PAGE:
The media report computer "virus" problems, but there are far more problems that can affect data. So, data integrity is a very important! You must know what you have before you can adequately protect it.
Do you have data or programs on your PC which you can't afford to have unexpectedly damaged? How can you make sure that your data is safe? To protect the integrity of your data, you must first understand the nature of the threats against it. You might be surprised to find there are more threats than you might imagine.
The most publicized threats to your computer are software-based attacks often lumped together as "viruses" by the media. Although viruses are often over-sensationalized by media coverage, they do present a very real menace to your data (discussed in Virus Threats). Even if a virus never attacks your PC, it is almost inevitable that system glitches will some day corrupt data or programs on your PC. Considering that viruses are but one threat to your data, and not the most likely threat by far, it's ironic that so many people have anti-virus software but so few people take steps to protect the integrity of their programs and data from other hazards. Can anyone afford not to know that each and every byte on their disk is undamaged?
So what's the explanation? Why do so few people take steps to assure the integrity of the data on their PC? The main reason is that data integrity gets almost no media coverage, even in the trade journals, while a virus story may make the local evening news. The result is that people just don't give data integrity a second thought. It's all too easy to take the reliability of our modern PCs for granted; and, as you'll see, all too dangerous!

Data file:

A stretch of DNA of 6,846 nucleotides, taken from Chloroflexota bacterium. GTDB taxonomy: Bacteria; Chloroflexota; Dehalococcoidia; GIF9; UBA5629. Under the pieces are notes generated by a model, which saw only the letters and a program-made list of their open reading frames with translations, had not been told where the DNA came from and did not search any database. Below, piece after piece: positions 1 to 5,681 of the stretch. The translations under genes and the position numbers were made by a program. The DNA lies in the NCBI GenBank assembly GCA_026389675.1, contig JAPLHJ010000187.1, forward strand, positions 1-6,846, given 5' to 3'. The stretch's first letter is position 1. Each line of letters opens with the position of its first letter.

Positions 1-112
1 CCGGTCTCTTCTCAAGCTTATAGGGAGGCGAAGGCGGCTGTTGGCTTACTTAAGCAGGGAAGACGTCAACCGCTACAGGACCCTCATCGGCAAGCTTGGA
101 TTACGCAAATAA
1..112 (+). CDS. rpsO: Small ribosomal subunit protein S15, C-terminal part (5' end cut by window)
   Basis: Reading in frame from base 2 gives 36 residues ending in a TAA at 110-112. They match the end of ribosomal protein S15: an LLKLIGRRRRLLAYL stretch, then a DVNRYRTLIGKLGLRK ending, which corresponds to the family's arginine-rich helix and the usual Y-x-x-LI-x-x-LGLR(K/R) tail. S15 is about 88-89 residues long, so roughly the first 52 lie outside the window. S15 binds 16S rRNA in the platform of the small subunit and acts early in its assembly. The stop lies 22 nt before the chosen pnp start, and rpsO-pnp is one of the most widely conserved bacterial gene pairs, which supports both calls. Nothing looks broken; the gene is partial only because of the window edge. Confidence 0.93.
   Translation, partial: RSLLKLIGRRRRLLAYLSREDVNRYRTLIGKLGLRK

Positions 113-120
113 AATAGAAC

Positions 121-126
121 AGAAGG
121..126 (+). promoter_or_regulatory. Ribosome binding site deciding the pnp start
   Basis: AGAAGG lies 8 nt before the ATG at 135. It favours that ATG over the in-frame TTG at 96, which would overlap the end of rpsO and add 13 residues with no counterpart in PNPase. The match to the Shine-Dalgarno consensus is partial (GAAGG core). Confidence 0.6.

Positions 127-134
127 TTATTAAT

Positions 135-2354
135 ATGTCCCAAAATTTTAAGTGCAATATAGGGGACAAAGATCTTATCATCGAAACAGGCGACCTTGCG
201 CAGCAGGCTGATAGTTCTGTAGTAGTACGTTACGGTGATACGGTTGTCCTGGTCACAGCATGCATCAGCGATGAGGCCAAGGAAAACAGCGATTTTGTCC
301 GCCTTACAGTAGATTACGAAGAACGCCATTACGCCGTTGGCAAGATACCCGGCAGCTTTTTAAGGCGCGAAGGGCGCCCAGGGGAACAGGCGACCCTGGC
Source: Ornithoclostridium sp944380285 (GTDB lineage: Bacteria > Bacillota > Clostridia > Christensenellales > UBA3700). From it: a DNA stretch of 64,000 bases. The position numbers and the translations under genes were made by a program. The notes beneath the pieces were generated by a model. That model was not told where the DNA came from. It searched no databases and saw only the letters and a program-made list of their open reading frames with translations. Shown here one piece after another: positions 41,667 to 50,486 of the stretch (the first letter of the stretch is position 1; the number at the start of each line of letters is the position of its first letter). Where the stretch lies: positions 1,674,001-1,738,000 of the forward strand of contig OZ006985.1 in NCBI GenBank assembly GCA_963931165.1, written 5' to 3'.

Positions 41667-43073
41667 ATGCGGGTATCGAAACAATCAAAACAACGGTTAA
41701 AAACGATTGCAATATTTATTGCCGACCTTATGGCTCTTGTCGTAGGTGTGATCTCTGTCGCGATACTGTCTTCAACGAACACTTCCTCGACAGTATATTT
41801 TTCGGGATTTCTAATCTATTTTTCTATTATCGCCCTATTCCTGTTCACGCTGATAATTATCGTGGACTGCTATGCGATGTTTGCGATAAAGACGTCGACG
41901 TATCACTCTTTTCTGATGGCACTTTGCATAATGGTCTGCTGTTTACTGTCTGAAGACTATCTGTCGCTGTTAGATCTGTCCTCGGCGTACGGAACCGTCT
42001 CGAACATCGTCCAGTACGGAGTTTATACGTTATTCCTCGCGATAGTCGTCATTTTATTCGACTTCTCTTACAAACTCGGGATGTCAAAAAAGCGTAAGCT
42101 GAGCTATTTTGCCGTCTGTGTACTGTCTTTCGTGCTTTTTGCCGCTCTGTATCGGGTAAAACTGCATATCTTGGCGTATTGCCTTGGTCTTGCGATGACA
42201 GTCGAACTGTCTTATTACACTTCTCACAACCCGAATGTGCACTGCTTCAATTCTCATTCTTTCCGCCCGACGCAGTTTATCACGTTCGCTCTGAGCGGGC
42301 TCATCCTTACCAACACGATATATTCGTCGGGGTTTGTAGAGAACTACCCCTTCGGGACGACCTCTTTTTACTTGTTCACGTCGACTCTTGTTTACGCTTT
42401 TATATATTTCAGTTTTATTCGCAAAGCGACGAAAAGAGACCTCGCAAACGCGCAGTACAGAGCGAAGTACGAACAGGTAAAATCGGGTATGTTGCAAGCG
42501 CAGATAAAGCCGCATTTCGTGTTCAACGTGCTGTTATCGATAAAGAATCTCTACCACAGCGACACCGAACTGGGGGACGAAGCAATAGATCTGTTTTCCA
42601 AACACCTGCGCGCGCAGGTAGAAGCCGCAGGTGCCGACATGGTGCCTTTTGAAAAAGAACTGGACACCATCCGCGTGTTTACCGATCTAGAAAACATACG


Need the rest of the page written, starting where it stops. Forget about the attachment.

You may be reading this primarily because you are interested in viruses. If that's true, then, for you, the media attention to viruses will have had a very beneficial effect. You will learn about other threats and how to protect your PC against much more than just viruses! Data integrity is not a very glamorous subject, yet it's both crucial and fundamental to using any computer. Without positive assurance of data integrity, computers cannot be depended upon to process any type of important data. How would you respond if someone were going to change a byte of data somewhere at random on your disk? You'd be pretty upset right? Well, the odds are, it has already happened but you were not aware of it. Perhaps the result was that a program quit working or CHKDSK found lost or cross-linked clusters. Or perhaps, if you're lucky, the damage was to some inconsequential part of your disk.
You keep important information on your computer. Can anyone afford not to know that each and every byte on their disk is undamaged?
There are a large number of threats to your data; not just viruses.
Before you can effectively respond to these threats you first must have good information about what you have on your computer.